Peacques: A stranger invites danger, Mrs. Shuttlecock.

Mrs. S: Well, I think that we had better RSVP, Peacques.

The magpie and the sheep

M: I can count on ewe, can’t I?

S: Ewe can.

M: Good: one…

S: ‘One’ what?

M: I was counting on ewe.

S: And ewe counted up to one?

M: Yes. To get to sleep.

S: Are ewe asleep yet?

M: I don’t think so.

S: Ewe could be dreaming this.

M: I could?

S: Are ewe up a tree?

M: I am.

S: We’ll I am probably not, so ewe are most likely dreaming.

M: I must have dropped off.

S: Well, take care if you do, it’s a long way to the ground.

M: Okay, thanks!

S: Ewe are welcome… and, by the way… you snore.

Charles & David – Sing

David: Charles!

Charles: David!

David: It is you!

Charles: It is indeed: I have been me since I was a very young boy.

David: Thankfully so. Shall we… sing?

Charles: A song?

David: Quite! A classic from the age of elegance?

Charles: No other age would do.

David: Then, let us begin, a one, three, four—

Charles: —two!

David (singing): You’ve got a beautiful chin.

Charles (spoken): Why, thank you.

David (spoken): You are very welcome.

Charles (singing): You’ve got beautiful skin.

David (spoken): I moisturise.

Charles (spoken): It shows.

David (singing): You’ve got a beautiful face.

Charles (spoken): David, are you flirting with me?

David (singing): I’ve got taste.

Charles (spoken): David, is there something that you want to sing to me?

David (spoken): Yes, Charles. (singing): Rabbit.

SFX Dog barking, sound of dog leaping into the sea.

Charles (spoken) You never did like my dog, did you, David?

David (spoken): It was me or him, Charles – me, or him.

The Old Man and the Flea

If you’ve got an itch, scratch it.

The old man certainly did have an itch,

so he scratched it.

“Watch out!” came a little voice from the vicinity of the scratch area, “You almost caused me a mischief!”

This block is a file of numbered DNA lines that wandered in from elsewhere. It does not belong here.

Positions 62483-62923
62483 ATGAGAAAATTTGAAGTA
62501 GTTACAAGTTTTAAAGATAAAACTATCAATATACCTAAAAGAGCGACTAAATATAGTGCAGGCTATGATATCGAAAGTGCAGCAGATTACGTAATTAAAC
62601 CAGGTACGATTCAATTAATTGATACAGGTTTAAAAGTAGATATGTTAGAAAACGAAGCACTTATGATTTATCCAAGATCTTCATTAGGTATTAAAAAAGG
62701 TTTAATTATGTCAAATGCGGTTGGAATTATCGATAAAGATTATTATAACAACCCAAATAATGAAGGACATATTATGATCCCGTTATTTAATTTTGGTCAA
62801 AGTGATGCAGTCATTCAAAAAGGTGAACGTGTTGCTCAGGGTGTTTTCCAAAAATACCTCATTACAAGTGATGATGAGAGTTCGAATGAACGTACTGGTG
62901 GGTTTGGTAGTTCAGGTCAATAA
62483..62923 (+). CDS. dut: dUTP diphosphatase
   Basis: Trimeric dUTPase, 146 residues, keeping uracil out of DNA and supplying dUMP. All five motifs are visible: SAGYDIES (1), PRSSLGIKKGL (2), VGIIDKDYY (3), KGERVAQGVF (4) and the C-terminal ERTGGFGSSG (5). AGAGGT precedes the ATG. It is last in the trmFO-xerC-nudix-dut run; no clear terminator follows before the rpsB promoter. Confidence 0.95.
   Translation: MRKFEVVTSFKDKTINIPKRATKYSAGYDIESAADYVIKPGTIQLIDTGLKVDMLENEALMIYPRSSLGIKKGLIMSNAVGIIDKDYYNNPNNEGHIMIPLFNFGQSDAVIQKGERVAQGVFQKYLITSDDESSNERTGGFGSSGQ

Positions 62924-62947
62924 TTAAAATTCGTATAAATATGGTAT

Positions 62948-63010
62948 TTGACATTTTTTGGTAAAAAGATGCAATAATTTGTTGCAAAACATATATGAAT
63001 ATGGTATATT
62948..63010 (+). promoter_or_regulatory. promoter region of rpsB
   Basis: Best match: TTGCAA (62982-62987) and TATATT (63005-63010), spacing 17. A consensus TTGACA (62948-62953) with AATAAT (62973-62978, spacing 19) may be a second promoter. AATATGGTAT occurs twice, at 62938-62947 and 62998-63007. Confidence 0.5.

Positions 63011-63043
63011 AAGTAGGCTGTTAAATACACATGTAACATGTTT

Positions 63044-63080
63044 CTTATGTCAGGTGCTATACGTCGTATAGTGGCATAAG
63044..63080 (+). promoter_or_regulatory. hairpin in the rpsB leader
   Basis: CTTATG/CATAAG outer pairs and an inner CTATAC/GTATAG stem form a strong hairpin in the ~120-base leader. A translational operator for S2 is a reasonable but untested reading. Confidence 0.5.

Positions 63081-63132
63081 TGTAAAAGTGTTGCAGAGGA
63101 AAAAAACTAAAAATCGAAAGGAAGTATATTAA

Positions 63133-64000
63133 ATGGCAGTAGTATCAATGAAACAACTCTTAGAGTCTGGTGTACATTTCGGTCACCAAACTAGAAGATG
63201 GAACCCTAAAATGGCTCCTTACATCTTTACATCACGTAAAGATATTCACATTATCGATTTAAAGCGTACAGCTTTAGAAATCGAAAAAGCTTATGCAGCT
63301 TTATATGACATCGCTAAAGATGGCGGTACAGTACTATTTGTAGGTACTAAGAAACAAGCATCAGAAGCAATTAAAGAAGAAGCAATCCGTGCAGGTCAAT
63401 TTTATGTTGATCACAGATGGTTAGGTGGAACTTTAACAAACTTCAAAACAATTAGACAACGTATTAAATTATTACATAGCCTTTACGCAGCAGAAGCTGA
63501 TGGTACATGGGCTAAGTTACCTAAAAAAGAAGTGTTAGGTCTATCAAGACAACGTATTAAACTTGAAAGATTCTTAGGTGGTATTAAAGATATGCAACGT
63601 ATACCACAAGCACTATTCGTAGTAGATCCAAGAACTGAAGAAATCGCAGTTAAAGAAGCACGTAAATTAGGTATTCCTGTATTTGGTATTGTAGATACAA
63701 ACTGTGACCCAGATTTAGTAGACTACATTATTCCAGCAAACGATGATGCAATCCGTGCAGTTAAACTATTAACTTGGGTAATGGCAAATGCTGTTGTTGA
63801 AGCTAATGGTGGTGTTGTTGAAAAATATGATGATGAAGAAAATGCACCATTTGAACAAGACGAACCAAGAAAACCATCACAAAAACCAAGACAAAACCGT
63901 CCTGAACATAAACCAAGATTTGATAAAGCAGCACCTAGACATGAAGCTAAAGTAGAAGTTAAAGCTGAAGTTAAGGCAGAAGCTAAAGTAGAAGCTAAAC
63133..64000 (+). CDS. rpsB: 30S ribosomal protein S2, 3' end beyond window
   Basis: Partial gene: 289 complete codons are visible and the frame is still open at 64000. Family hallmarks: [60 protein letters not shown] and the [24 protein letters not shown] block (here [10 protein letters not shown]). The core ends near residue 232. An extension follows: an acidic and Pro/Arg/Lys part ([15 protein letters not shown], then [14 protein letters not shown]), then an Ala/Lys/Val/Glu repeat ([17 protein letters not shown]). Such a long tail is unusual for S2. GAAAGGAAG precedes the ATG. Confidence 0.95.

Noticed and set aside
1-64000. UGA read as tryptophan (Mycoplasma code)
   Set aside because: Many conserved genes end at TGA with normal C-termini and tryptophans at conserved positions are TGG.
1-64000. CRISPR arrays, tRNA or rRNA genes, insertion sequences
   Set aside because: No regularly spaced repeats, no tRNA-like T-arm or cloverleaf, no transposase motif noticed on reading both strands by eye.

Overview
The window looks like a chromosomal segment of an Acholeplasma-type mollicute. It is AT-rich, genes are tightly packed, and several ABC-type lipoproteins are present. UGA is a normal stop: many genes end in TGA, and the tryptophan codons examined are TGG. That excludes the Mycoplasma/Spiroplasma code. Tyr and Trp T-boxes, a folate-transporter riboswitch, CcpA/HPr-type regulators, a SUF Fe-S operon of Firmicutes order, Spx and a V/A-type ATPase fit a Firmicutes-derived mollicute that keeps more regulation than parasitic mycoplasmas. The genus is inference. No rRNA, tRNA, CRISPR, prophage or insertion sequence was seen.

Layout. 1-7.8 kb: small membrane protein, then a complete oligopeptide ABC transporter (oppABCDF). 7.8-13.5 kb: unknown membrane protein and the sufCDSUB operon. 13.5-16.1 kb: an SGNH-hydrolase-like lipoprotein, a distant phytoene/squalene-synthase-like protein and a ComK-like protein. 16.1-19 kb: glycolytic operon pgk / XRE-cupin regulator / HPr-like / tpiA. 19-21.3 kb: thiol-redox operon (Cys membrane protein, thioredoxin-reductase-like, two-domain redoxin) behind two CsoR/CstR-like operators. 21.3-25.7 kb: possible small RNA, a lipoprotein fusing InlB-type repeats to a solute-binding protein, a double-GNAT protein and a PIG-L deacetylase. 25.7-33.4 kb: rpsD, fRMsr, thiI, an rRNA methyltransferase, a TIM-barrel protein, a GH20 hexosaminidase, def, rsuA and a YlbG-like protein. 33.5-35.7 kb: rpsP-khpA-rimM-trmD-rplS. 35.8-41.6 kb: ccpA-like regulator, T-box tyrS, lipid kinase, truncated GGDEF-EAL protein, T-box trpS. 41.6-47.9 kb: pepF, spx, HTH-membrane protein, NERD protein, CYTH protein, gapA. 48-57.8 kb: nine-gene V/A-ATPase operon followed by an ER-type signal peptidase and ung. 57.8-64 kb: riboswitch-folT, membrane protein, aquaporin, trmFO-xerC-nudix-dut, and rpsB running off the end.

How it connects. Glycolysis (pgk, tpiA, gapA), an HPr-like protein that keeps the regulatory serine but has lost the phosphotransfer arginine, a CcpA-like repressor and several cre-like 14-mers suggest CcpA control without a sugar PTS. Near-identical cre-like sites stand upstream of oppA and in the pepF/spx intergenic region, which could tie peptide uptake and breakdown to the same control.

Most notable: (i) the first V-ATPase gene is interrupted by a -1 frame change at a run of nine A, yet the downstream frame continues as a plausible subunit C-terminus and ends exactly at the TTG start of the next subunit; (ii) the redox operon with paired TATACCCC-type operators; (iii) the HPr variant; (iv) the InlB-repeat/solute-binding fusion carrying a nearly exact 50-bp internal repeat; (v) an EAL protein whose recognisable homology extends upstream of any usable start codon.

The old man, only slightly puzzled (as he had lived a very long time, and seen and heard many a strange thing) looked carefully, with his reduced eyesight, and espied a small creature of no more than yay long.

“What are you up to?” asks the old man, “And is it causing my itch?”

“I am just trying to live a humble life.” said the humble voice – and it did sound very humble, just like a microscopic Uriah Heep. “Sorry if I’m causing you a bother, but I seem to have fallen off of my rat.”

“You own a rat?” asked the old man. “What colour was it? Always trying to be helpful, the old man looked around to see if there were any rats (of any colour) in the near vicinity.

“I don’t own it…” explained the voice, “I just hitched a lift, and then fell off – most annoying it is when that happens.”

“I can believe it would be.” agreed the old man, “Did you say what colour it was?”

“Black.” said the voice. “A regular Model T Ford sort of rat.”

“My you are educated, for a…?” the old man curtailed his sentence as he still had not a clue as to whom he was having a conversation with.

“I’m a flea.” said the flea.

“Oh, dear.” said the old man, sadly. “Are you carrying the plague?”

“I might be.” said the flea, “Anyway, you look like you’ve lived long enough already. About time you popped your clogs.” the flea had spoken with a brightness that belied the subject matter.

“Oh.” said the old man. “Bother.”